“If I get into an argument … I use some of the techniques that [the programme facilitator] taught us. … [I’d] either tell the person to just leave me alone or, if they didn’t do it and they carried on, I’d just walk away or I’d tell a teacher that they’re annoying me. Before, normally I’d probably just carry on arguing and end up in sort of like a big argument and would probably end up fighting”. (Year 7 student taking part in the UK Resilience Programme6)
These examples are encouraging. However, in order to provide strong evidence for the far-reaching effectiveness of school-based mental health interventions, controlled research studies are needed.
Research evidence for the effectiveness of school-based interventions
A wide range of mental health interventions have been trialled in schools as part of research studies. This includes interventions based on Cognitive Behavioural Therapy, interpersonal therapy, positive psychology, mindfulness, and mental health education7. However, many studies do not provide convincing evidence for the effectiveness of the interventions they examined. Some studies used flawed methods, such as not including a control group or testing only a small number of students8–10. Other studies were methodologically sound but did not demonstrate consistent improvements in mental health difficulties immediately and/or several months following the intervention11,12. Nevertheless, some favourable results have been obtained, mainly by interventions that are based on Cognitive Behavioural Therapy (CBT) techniques.
For instance, a CBT-based intervention (Stressbusters) implemented in three large secondary schools in South London yielded encouraging findings. As part of the intervention study 112 12- to 16-year-old students with mild to moderate depression symptoms either took part in an eight-week computerised CBT programme or were allocated to a waitlist control group. During each intervention session, students individually completed an online lesson including animations, videos and interactive exercises. Intervention components included: psycho-education about depression and its treatment, behavioural activation, recognising and changing negative automatic thoughts, improving problem solving and social skills, and relapse prevention. After the intervention, participating students demonstrated significantly lower depression and anxiety scores compared to the waitlist control group, with a clinically meaningful symptom reduction compared to their initial scores collected before the intervention13.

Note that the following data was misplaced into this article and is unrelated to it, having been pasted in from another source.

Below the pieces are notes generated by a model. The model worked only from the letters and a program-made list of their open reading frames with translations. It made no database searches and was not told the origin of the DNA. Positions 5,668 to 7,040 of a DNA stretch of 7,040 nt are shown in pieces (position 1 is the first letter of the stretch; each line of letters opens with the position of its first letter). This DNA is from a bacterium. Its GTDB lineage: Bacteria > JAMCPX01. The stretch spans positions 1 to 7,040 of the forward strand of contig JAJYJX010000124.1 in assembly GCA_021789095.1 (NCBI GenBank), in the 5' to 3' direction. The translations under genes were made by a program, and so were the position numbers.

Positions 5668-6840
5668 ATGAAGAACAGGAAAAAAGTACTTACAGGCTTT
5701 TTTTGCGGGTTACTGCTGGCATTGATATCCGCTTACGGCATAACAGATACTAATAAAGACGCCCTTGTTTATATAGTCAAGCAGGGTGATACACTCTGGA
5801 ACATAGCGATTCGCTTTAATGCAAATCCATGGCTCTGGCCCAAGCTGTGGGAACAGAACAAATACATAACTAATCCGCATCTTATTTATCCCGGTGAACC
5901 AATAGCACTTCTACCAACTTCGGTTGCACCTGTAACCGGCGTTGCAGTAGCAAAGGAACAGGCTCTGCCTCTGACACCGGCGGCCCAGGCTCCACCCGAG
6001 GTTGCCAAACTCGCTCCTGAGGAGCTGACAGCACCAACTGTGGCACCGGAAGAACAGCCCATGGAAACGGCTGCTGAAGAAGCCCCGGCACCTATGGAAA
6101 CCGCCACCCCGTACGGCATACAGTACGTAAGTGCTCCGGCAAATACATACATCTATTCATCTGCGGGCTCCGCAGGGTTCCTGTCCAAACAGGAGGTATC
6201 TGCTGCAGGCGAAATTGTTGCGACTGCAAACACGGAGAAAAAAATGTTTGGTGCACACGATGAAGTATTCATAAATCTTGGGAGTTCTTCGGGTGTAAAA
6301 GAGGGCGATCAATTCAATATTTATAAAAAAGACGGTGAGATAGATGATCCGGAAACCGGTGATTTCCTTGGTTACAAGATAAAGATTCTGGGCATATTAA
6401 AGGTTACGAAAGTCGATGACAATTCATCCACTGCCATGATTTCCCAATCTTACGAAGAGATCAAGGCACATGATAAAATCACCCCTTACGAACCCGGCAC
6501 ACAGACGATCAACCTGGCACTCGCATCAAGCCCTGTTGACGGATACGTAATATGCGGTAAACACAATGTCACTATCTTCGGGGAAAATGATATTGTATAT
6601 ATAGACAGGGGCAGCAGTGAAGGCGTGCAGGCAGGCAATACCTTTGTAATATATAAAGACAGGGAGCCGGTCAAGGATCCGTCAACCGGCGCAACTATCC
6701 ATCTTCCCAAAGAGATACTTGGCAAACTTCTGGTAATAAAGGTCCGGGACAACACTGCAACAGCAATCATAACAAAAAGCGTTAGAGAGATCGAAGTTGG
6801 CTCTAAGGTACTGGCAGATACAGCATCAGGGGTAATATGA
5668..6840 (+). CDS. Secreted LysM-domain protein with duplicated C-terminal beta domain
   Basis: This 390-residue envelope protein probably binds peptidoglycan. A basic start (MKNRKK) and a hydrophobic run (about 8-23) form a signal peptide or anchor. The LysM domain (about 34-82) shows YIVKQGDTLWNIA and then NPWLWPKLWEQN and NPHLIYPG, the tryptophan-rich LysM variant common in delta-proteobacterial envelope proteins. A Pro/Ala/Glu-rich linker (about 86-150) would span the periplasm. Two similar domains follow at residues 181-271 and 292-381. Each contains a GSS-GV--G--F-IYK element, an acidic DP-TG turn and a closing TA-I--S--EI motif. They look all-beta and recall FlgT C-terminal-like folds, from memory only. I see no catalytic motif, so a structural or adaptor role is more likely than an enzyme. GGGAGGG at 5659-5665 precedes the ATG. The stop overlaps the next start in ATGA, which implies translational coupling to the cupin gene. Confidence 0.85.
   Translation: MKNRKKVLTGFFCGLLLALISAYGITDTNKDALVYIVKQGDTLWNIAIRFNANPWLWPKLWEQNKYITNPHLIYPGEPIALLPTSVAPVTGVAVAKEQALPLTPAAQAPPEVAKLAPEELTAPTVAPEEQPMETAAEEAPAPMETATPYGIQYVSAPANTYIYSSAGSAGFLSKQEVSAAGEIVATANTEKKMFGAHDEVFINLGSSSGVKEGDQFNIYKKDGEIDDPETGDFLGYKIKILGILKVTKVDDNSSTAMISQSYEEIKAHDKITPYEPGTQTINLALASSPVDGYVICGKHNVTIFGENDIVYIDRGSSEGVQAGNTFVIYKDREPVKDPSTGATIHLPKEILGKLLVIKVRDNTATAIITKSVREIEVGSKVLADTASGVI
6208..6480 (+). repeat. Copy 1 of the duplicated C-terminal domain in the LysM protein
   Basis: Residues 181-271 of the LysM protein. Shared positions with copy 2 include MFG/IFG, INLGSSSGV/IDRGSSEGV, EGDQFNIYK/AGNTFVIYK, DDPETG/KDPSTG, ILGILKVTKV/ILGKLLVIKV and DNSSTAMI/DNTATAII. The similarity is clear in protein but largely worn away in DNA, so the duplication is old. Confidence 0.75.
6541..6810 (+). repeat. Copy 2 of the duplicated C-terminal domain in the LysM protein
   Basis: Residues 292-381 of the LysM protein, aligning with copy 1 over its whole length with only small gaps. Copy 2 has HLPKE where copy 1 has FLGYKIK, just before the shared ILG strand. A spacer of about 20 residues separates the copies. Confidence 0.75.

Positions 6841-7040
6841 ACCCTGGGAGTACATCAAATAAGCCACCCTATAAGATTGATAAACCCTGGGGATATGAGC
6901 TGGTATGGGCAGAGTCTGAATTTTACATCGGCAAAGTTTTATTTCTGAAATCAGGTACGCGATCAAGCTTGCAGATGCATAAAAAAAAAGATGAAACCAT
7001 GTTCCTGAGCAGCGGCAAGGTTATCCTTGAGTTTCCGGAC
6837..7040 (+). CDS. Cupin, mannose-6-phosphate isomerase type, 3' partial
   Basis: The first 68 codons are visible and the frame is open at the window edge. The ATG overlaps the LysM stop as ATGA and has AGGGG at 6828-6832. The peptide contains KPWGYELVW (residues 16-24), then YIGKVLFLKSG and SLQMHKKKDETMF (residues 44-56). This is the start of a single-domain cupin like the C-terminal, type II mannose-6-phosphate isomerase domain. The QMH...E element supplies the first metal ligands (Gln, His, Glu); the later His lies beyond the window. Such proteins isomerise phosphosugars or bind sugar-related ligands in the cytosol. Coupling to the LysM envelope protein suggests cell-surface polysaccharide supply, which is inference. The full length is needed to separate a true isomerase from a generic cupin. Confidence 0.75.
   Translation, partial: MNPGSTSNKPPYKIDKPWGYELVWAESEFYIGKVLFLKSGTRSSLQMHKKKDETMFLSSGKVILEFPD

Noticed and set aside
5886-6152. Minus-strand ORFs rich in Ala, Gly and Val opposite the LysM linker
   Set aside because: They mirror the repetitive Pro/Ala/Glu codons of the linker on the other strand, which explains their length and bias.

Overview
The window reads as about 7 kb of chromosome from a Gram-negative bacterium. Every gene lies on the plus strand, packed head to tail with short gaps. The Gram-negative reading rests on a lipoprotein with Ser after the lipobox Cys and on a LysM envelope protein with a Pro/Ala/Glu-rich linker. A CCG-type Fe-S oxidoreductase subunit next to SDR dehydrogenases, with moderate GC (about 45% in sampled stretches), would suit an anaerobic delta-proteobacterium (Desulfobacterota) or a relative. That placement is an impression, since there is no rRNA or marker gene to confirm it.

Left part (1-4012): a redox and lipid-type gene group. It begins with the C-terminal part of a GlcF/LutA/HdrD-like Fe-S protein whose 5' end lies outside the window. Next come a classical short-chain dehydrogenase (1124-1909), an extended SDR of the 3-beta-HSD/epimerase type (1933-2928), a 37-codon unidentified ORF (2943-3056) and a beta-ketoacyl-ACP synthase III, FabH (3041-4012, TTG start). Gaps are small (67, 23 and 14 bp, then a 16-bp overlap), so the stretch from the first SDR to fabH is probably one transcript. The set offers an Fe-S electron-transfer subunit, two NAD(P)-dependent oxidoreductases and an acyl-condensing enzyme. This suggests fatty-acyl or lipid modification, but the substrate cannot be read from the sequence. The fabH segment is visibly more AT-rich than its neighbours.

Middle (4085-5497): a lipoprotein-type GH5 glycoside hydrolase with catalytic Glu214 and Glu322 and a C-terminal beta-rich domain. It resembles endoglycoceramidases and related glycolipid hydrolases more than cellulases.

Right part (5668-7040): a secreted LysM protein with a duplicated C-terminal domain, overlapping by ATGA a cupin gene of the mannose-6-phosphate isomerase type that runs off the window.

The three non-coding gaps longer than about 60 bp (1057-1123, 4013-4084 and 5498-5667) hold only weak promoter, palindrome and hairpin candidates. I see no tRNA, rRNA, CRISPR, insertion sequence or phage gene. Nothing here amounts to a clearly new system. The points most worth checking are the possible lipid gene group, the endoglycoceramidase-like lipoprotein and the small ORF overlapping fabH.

Another intervention demonstrating beneficial effects was carried out in 41 junior schools in Southwest England as part of a study that included 1262 9- to 10-year-old students. The intervention (FRIENDS) consisted of nine lessons delivered to all students in participating classes by trained health facilitators (health-led) or by members of the teaching staff (school-led). Following CBT principles, the lessons aimed to counter the cognitive, emotional, and behavioural aspects of anxiety, helping children to develop emotional awareness and regulation skills, to identify and replace thoughts that increase anxiety, and to improve their problem-solving skills. It was found that, after 12 months, students in the health-led intervention group showed a clinically significant decrease in anxiety, compared to the control group. However, it should be noted that this effect was not seen in the school-led intervention group14.